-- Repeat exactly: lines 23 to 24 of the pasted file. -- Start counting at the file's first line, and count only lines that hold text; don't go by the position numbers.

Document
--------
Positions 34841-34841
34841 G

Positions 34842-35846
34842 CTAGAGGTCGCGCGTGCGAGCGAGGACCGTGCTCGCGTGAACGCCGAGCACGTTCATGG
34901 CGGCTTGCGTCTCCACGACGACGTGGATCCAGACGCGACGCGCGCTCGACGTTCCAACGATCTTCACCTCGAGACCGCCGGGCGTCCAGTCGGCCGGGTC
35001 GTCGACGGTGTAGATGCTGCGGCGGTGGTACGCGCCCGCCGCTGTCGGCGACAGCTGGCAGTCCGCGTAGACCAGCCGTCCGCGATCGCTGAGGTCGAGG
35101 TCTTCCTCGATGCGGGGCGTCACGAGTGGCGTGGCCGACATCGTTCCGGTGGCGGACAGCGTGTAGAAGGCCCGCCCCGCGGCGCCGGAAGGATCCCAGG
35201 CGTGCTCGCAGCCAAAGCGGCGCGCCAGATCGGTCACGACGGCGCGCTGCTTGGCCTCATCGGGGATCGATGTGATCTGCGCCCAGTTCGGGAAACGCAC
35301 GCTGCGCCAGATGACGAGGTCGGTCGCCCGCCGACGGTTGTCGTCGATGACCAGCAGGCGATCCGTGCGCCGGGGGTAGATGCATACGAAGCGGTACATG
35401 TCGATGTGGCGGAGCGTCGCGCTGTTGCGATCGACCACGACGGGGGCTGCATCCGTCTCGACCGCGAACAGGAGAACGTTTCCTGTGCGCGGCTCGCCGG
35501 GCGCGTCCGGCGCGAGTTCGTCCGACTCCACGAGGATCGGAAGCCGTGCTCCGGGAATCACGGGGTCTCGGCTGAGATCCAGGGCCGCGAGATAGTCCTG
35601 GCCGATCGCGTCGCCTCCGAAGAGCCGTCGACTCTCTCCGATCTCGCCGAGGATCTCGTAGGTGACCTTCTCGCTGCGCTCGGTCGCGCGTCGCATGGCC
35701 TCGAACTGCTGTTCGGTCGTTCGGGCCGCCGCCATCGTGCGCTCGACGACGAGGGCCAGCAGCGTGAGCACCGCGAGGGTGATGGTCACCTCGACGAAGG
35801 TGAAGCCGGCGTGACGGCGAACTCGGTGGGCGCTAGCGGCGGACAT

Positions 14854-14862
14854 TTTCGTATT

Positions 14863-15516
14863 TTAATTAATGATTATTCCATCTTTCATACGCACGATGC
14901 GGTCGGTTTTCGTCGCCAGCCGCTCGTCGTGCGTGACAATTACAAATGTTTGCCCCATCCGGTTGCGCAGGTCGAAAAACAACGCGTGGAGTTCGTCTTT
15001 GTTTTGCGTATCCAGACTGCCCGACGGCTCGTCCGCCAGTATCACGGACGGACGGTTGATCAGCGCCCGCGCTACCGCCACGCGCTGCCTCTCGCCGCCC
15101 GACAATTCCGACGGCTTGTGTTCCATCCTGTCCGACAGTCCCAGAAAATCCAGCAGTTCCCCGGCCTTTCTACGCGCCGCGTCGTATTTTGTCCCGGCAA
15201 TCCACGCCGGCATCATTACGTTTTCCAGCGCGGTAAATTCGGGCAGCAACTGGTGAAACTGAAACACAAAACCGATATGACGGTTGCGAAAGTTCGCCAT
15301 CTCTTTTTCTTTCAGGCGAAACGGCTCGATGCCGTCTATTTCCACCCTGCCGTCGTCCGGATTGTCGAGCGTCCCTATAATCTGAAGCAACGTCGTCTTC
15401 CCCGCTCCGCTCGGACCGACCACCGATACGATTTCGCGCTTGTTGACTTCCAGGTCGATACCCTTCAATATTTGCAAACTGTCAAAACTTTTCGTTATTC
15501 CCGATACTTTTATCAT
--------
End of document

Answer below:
15301 CTCTTTTTCTTTCAGGCGAAACGGCTCGATGCCGTCTATTTCCACCCTGCCGTCGTCCGGATTGTCGAGCGTCCCTATAATCTGAAGCAACGTCGTCTTC
15401 CCCGCTCCGCTCGGACCGACCACCGATACGATTTCGCGCTTGTTGACTTCCAGGTCGATACCCTTCAATATTTGCAAACTGTCAAAACTTTTCGTTATTC